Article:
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Bible Commentaries

Albert Barnes' Notes on the Whole Bible
Deuteronomy 29

 

 

Verse 1

This and the following chapter contain the address of Moses to the people on the solemn renewal of the covenant. Consult the marginal references for proof of historical statements or explanation of obscure words.


Verse 4

Ability to understand the things of God is the gift of God (compare 1 Corinthians 2:13-14); yet man is not guiltless if he lacks that ability. The people had it not because they had not felt their want of it, nor asked for it. Compare 2 Corinthians 3:14-15.


Verse 9

That ye may prosper - literally, “that ye may act wisely.” The connection of the two ideas of wisdom in conduct and prosperity in circumstances is noteworthy.


Verse 11

The covenant was national, and therefore embraced all the elements which make up the nation. The “little ones” would of course be represented by their parents or guardians; the absent Deuteronomy 29:15 by those present; nor were the servants and proselytes to be excluded (compare Acts 2:39). The text is fairly alleged in justification of the Church‘s practice of admitting little ones into covenant with God by Baptism, and accepting promises made on their behalf by sponsors.


Verse 15

With him that is not here with us - i. e. as the Jews explain, posterity; which throughout all generations was to be taken as bound by the act and deed of those present and living.


Verse 17

Idols - See the margin, “dungy gods;” i. e. clods or stocks which can be rolled about (compare Leviticus 26:30).


Verse 18

The word here and in Deuteronomy 32:32 rendered “gall,” is in Hosea 10:4 translated “hemlock.” It is the name of a plant of intense bitterness, and of quick growth; and is therefore repeatedly used in conjunction with “wormwood” (compare Jeremiah 9:15; Lamentations 3:19; Amos 6:12), to express figuratively the nature and effects of sin (compare the marginal references.). The herb is probably the poppy. Hence, the “water” (i. e. juice) “of gall” Jeremiah 8:14; Jeremiah 23:15 would be opium. This would explain its employment in the stupefying drink given to criminals at the time of execution (compare Psalm 69:21; Matthew 27:34), and the use of the word as synonymous with poison (compare Deuteronomy 32:33; Job 20:16).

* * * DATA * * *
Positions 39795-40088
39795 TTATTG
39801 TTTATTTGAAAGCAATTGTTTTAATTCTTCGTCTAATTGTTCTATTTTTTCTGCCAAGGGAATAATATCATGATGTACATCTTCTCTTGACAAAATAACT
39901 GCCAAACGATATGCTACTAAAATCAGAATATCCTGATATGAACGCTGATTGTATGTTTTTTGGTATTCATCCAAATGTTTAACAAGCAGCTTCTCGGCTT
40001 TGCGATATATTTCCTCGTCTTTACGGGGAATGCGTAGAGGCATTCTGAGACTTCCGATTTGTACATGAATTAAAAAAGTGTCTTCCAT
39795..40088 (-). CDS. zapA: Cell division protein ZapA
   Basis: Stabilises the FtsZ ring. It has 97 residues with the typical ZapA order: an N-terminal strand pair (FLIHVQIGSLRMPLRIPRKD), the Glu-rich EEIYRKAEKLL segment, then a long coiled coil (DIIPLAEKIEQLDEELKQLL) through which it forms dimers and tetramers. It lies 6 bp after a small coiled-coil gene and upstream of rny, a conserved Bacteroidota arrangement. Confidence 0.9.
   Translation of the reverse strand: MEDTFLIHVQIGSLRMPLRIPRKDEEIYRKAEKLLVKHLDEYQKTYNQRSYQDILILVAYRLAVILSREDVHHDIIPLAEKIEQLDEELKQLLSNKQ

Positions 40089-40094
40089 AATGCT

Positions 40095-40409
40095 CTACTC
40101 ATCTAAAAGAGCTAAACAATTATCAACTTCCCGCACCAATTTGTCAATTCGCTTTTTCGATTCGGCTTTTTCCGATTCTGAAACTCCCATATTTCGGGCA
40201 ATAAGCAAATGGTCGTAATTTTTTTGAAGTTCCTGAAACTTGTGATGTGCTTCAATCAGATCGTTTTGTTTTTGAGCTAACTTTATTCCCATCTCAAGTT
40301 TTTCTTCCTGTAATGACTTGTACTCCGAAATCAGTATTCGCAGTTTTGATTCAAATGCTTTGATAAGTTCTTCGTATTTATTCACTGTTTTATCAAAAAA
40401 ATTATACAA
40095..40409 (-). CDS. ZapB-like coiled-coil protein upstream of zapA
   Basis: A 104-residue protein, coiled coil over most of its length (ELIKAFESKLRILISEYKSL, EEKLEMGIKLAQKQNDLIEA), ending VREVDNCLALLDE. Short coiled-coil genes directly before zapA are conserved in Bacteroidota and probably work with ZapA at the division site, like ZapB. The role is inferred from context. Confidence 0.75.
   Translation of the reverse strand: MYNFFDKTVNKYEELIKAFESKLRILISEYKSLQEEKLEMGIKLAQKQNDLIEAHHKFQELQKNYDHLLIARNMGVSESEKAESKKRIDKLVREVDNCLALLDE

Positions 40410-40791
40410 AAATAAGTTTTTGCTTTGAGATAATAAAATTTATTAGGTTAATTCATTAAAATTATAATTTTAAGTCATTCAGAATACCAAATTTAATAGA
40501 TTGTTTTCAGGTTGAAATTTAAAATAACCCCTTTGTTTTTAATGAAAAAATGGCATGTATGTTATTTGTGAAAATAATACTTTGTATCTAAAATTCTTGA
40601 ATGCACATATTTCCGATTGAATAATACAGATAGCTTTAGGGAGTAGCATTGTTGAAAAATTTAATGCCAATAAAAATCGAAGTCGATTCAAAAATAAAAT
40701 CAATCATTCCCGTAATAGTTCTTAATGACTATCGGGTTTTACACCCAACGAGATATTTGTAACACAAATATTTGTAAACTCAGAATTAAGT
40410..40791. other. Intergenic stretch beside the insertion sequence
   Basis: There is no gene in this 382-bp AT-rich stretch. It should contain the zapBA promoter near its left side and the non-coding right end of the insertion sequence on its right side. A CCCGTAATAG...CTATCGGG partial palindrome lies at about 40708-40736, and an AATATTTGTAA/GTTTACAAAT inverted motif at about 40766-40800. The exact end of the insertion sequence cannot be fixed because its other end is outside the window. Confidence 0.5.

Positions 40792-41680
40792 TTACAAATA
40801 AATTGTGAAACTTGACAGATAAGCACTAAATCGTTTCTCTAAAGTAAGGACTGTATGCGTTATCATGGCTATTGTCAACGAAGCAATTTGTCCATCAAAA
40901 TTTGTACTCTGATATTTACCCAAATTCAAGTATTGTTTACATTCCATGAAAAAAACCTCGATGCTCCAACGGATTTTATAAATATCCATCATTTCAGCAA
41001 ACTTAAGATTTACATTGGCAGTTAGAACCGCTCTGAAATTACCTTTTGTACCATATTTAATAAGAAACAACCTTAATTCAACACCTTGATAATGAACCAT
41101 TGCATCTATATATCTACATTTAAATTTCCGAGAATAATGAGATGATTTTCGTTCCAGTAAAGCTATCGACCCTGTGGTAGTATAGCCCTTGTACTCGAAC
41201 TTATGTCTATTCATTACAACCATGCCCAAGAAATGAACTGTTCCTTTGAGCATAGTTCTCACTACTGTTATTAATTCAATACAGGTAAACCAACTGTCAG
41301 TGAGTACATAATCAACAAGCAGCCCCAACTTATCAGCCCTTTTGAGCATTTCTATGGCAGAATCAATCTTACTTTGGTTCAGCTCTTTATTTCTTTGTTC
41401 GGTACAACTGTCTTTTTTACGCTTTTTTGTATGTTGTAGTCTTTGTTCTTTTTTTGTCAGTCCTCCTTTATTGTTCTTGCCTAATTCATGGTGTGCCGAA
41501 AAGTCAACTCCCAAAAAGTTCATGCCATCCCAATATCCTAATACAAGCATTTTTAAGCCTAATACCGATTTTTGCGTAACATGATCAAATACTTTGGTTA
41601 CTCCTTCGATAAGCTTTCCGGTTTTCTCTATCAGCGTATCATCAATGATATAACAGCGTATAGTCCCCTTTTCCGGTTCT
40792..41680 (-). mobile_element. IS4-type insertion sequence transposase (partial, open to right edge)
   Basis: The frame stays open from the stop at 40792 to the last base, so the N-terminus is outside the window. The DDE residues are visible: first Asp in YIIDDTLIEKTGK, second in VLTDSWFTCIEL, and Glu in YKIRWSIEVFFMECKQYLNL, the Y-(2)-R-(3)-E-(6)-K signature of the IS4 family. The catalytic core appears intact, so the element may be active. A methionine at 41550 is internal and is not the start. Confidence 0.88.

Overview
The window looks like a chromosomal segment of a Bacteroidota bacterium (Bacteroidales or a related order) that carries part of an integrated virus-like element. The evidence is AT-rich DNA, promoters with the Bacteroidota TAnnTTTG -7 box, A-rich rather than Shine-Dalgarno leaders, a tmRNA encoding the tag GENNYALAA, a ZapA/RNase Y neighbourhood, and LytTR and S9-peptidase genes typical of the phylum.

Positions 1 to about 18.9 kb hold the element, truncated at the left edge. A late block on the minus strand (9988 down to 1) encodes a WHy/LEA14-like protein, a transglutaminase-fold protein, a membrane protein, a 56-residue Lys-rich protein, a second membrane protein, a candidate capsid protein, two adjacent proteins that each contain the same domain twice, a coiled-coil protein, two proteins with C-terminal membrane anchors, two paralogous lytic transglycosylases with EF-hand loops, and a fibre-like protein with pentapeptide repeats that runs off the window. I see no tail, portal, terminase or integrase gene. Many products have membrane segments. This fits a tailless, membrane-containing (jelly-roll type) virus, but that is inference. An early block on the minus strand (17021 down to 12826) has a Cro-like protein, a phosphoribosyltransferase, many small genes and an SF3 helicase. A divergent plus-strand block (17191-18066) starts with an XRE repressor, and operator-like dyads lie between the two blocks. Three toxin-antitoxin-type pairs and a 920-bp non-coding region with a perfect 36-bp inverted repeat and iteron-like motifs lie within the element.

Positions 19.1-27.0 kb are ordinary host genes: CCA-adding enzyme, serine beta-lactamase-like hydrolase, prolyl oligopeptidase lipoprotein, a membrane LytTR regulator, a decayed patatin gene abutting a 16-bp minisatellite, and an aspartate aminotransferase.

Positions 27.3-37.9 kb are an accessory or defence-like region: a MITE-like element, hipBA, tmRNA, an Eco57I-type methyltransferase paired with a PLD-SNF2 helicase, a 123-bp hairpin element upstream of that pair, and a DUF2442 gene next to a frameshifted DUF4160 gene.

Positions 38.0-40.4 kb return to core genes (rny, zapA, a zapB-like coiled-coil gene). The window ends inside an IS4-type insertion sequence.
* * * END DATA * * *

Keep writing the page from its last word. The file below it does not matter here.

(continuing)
Wormwood - is the plant “absinthium.” It is used to denote metaphorically the distress and trouble which result from sin.

“The root that beareth gall and wormwood,” means in this place any person lurking among them who is tainted with apostasy.


Verse 19

Compare on the thought Jeremiah 23:17. The secret and presumptuous sinner is meant who flatters himself that all is well and will be well with him, since he follows his own devices and prospers. Compare Psalm 73:11 ff.

To add drunkenness to thirst - The sense is probably: “Himself, drinking iniquity like water, Job 15:16, he corrupts and destroys others who are thirsting for it or prone to it.”

The sense of the whole passage from Deuteronomy 29:16 onward to Deuteronomy 29:20 may be exhibited thus: “Ye have seen the abominations of idolatry among the pagan. Do you therefore look diligently that there be no secret idolater among you; a root of bitterness to all about him. Let there be no one, I say, who when he hears the curses of the Law against this sin, flatters himself, saying within himself, ‹All will be well, for I walk unmolested in my own self-chosen path; ‹ and thus acting, not only takes his own fill of sin, but destroys likewise every tempted brother within his reach, for the Lord will not spare him,” etc.


Verse 23

The description is borrowed from the local features of the Dead Sea and its vicinity. The towns of the vale of Siddim were fertile and well watered (compare Genesis 13:10) until devastated by the wrath of God Genesis 19:24-25. The ruin of Israel and its land should be of the like sort (compare Leviticus 26:31-32; Psalm 107:34; Zephaniah 2:9). The desolate state of Palestine at present, and the traces of former fertility and prosperity, are attested by every traveler.


Verse 29

The secret things belong unto the Lord our God - This verse seems to be added as a solemn admonition on the part of Moses, in order to close the series of blessings and curses which he has delivered. The sense seems to be this: “The future, when and how these good and evil things will take effect, it lies with the Lord our God to determine; it pertains not to man‘s sphere and duty. God‘s revealed will is that which we must carry out.” The 17th of our Articles of Religion concludes with much the same sentiment.

 


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These files are public domain.

Bibliography Information
Barnes, Albert. "Commentary on Deuteronomy 29:4". "Barnes' Notes on the Whole Bible". https://www.studylight.org/commentaries/bnb/deuteronomy-29.html. 1870.

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